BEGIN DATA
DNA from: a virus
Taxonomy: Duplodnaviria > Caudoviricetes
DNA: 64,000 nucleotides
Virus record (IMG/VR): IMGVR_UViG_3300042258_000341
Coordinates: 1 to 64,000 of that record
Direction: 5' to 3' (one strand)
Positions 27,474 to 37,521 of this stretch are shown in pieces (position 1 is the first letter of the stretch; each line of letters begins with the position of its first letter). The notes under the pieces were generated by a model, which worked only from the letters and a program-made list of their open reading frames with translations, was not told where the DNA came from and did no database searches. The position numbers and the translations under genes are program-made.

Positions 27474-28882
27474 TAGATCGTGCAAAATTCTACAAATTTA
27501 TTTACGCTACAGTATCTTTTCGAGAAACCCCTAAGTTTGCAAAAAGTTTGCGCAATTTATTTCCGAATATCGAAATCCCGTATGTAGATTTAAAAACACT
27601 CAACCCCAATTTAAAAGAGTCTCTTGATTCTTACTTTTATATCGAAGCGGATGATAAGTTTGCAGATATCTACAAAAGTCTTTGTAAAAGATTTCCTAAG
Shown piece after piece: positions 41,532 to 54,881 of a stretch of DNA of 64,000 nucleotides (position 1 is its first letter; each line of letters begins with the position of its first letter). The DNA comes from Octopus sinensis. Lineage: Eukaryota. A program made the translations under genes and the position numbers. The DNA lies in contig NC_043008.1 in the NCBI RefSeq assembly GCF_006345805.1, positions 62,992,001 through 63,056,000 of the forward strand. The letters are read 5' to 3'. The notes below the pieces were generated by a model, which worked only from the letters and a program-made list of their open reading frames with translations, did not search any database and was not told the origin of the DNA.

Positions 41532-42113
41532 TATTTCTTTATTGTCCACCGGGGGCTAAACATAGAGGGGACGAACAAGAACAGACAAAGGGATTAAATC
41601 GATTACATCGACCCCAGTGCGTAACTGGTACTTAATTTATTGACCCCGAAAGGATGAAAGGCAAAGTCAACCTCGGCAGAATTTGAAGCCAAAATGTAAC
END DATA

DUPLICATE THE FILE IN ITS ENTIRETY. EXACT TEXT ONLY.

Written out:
DNA from: a virus
Taxonomy: Duplodnaviria > Caudoviricetes
DNA: 64,000 nucleotides
Virus record (IMG/VR): IMGVR_UViG_3300042258_000341
Coordinates: 1 to 64,000 of that record
Direction: 5' to 3' (one strand)
Positions 27,474 to 37,521 of this stretch are shown in pieces (position 1 is the first letter of the stretch; each line of letters begins with the position of its first letter). The notes under the pieces were generated by a model, which worked only from the letters and a program-made list of their open reading frames with translations, was not told where the DNA came from and did no database searches. The position numbers and the translations under genes are program-made.

Positions 27474-28882
27474 TAGATCGTGCAAAATTCTACAAATTTA
27501 TTTACGCTACAGTATCTTTTCGAGAAACCCCTAAGTTTGCAAAAAGTTTGCGCAATTTATTTCCGAATATCGAAATCCCGTATGTAGATTTAAAAACACT
27601 CAACCCCAATTTAAAAGAGTCTCTTGATTCTTACTTTTATATCGAAGCGGATGATAAGTTTGCAGATATCTACAAAAGTCTTTGTAAAAGATTTCCTAAG
Shown piece after piece: positions 41,532 to 54,881 of a stretch of DNA of 64,000 nucleotides (position 1 is its first letter; each line of letters begins with the position of its first letter). The DNA comes from Octopus sinensis. Lineage: Eukaryota. A program made the translations under genes and the position numbers. The DNA lies in contig NC_043008.1 in the NCBI RefSeq assembly GCF_006345805.1, positions 62,992,001 through 63,056,000 of the forward strand. The letters are read 5' to 3'. The notes below the pieces were generated by a model, which worked only from the letters and a program-made list of their open reading frames with translations, did not search any database and was not told the origin of the DNA.

Positions 41532-42113
41532 TATTTCTTTATTGTCCACCGGGGGCTAAACATAGAGGGGACGAACAAGAACAGACAAAGGGATTAAATC
41601 GATTACATCGACCCCAGTGCGTAACTGGTACTTAATTTATTGACCCCGAAAGGATGAAAGGCAAAGTCAACCTCGGCAGAATTTGAAGCCAAAATGTAAC